Nocera v. Lembo

Annotate this Case

298 A.2d 800 (1973)

Carmelina NOCERA, Administratrix v. Eva LEMBO.

No. 1700-Appeal.

Supreme Court of Rhode Island.

January 9, 1973.

*801 Kirshenbaum & Kirshenbaum, Alfred Factor, Providence, for plaintiff.

Donald R. Lembo, North Providence, for defendant.


JOSLIN, Justice.

In this civil action in the Superior Court the defendant moved to dismiss on the ground that failure to serve her with process in the manner provided by Super. R. *802 Civ. P. 4(d) (1),[1] deprived the court of jurisdiction over her person. Her motion was denied and she appealed. Thereafter, the plaintiff asked us to dismiss that appeal on the ground that the case had not been finally determined in the Superior Court. We denied her request to dismiss the appeal, Nocera v. Lembo, 109 R.I. 956, 288 A.2d 271 (1972), and the case is now here for decision on the defendant's jurisdictional challenge.

The defendant supports her motion with an affidavit stating that the deputy sheriff charged with the service of process swore falsely when he recited in his return that on January 10, 1972 he left copies of the complaint and summons "at [the] usual place of abode of said [d]ef., with a person of suitable age and discretion then residing therein." Those papers, the affidavit continues, were not delivered to her by that officer, but were sent by regular mail and deposited at her dwelling on January 10, 1972 by a letter carrier.

As no counter affidavits were filed and no testimony was taken, all that was before the trial justice was the deputy sheriff's return plus defendant's motion and accompanying affidavit. Upon that record, supplemented only by arguments of counsel, he found that service was made upon defendant in the manner prescribed by Rule 4(d) (1), and that existing law did not at that stage of the proceedings permit consideration of defendant's sworn assertion that the process server had falsified his return. Accordingly, he denied defendant's motion to dismiss. This appeal followed.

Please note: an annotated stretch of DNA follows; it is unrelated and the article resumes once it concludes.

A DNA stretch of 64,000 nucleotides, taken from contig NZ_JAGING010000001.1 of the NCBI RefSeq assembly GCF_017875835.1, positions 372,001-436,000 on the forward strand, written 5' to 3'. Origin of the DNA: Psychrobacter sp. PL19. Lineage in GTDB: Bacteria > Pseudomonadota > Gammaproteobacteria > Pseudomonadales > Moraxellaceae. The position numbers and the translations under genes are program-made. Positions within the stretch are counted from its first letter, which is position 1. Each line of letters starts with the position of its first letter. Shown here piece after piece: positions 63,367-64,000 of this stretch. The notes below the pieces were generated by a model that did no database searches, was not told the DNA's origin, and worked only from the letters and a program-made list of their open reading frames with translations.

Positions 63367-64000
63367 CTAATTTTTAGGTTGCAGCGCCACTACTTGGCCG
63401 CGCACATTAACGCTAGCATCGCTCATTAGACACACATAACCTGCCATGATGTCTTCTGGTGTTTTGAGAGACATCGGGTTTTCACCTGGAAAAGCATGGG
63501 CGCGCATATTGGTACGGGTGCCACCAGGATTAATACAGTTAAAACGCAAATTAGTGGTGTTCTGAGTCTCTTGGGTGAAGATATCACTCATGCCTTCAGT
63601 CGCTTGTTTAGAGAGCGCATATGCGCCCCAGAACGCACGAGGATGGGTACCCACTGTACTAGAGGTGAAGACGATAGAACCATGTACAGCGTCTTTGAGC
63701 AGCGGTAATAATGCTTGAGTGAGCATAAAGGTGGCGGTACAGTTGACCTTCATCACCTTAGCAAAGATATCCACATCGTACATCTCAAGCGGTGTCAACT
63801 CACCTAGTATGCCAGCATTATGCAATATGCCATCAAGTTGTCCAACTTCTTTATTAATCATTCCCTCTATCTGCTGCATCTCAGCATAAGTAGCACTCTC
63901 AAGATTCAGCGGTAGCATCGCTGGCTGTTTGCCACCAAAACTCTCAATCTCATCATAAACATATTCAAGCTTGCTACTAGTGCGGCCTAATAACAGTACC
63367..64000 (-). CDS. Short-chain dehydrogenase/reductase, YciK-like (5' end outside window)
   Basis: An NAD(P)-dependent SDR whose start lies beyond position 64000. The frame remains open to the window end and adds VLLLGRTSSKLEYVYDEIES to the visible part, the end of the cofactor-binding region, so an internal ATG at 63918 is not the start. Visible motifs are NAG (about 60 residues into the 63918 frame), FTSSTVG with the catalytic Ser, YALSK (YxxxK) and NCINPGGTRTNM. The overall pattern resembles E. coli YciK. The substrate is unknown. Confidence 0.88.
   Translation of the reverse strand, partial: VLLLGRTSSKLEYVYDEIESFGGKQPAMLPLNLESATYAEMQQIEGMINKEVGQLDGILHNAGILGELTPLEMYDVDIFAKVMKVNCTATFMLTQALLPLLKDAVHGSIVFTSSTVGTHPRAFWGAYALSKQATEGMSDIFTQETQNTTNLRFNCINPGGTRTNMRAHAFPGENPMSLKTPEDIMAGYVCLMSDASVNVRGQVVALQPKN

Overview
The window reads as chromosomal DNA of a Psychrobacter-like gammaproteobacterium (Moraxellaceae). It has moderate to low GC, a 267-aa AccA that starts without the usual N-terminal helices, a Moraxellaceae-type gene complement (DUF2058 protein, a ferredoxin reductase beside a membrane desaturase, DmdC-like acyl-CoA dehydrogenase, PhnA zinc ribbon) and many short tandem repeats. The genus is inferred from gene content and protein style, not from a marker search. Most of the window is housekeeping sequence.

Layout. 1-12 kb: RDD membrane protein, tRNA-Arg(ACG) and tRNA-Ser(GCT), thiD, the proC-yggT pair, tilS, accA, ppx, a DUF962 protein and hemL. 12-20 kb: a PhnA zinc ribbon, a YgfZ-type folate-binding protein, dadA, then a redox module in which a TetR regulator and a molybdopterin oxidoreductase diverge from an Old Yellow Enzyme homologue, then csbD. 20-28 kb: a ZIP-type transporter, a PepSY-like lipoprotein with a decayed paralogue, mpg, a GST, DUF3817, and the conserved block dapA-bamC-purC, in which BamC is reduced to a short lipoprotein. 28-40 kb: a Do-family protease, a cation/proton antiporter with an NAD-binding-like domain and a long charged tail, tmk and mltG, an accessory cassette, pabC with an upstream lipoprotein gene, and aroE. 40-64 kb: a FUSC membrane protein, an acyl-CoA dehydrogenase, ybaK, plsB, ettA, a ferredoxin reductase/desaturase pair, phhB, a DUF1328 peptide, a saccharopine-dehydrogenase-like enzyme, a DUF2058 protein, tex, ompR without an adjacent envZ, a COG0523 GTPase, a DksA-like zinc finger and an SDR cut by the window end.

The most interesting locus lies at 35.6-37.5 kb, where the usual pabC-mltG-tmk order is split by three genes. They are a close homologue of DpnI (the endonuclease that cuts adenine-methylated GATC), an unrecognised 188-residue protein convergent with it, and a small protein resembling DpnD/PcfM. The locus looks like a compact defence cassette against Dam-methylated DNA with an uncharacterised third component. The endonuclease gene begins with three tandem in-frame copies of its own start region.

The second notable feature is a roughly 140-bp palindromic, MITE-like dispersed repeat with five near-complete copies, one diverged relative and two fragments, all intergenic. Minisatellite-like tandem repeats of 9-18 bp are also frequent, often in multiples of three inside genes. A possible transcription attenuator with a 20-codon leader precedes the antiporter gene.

The principles upon which the trial justice relied are of long standing. At their core is the rule that an officer's return is conclusive with respect to the recital of his doings, and that it cannot be controverted by motion or plea. Shannon v. Norman Block, Inc., 106 R.I. 124, 256 A.2d 214 (1969);[2] Turks Head Tailoring Co. v. Anthony, 38 R.I. 7, 94 A. 857 (1915); N. Angell & Son v. Bowler, 3 R.I. 77 (1854).

That a party injured by an officer's false or fraudulent return of a writ could not directly attack that return did not mean that he was completely remediless. Even in early times he could sue the sheriff on his bond. In addition, a court of equity, always a court of conscience, would assist by enjoining the enforcement of a judgment based upon such a return. Dowell v. Goodwin, 22 R.I. 287, 291, 47 A. 693, 695 (1900); Locke v. Locke, 18 R.I. 716, 30 A. 422 (1894).

Now that law and equity have been merged as the result of the 1966 adoption of new Rules of Civil Procedure of the Superior Court, it no longer makes good sense to deny a party claiming injury an opportunity to challenge directly by plea or motion an allegedly false or fraudulent return or to contradict the recitals contained therein. 1 Kent, R.I. Civ. Prac. § 4.12 at 41.

He enjoys that opportunity in the federal system where the courts, while importing verity to a process server's return, nonetheless allow the presumption of its regularity to be overcome by strong and convincing evidence of its inadequacy. *803 Hicklin v. Edwards, 226 F.2d 410, 414 (8th Cir.1955); 4 Wright & Miller, Federal Practice & Procedure § 1130 at 544-46 (1969); 2 Moore, Federal Practice ¶ 4.43 at 1295.3-.5 (1970). Evidence to be that persuasive, a federal judge has said, demands corroboration of an interested person's testimony, and the presentation of an almost irrefutable case for impeachment. Halpert v. Appleby, 23 F.R.D. 5, 6 (S.D.N.Y. 1958).

In construing the Superior Court rules it has been our practice to look for guidance in the precedents of the federal courts, upon whose rules those of the Superior Court are closely patterned. Giarrusso v. Corrigan, 108 R.I. 471, 276 A.2d 750 (1971); Bragg v. Warwick Shoppers World, Inc., 102 R.I. 8, 11, 227 A.2d 582, 584 (1967); Industrial Nat'l Bank v. Colt, 101 R.I. 488, 491, 224 A.2d 900, 902 (1966). Indeed, we will not look elsewhere unless there is "strong reason" for doing so. Laliberte v. Providence Redevelopment Agency, 109 R.I. 565, 575, 288 A.2d 502, 508 (1972). Such a reason has not been shown in this case, and we therefore give to Super. R. Civ. P. 4(h) the same meaning which its federal counterpart [Fed. R. Civ. P. 4(g)] has received in the federal courts. Henceforth, then, the truthfulness of a sheriff's return, instead of being conclusively presumed, may be impeached by evidence which is strong and convincing.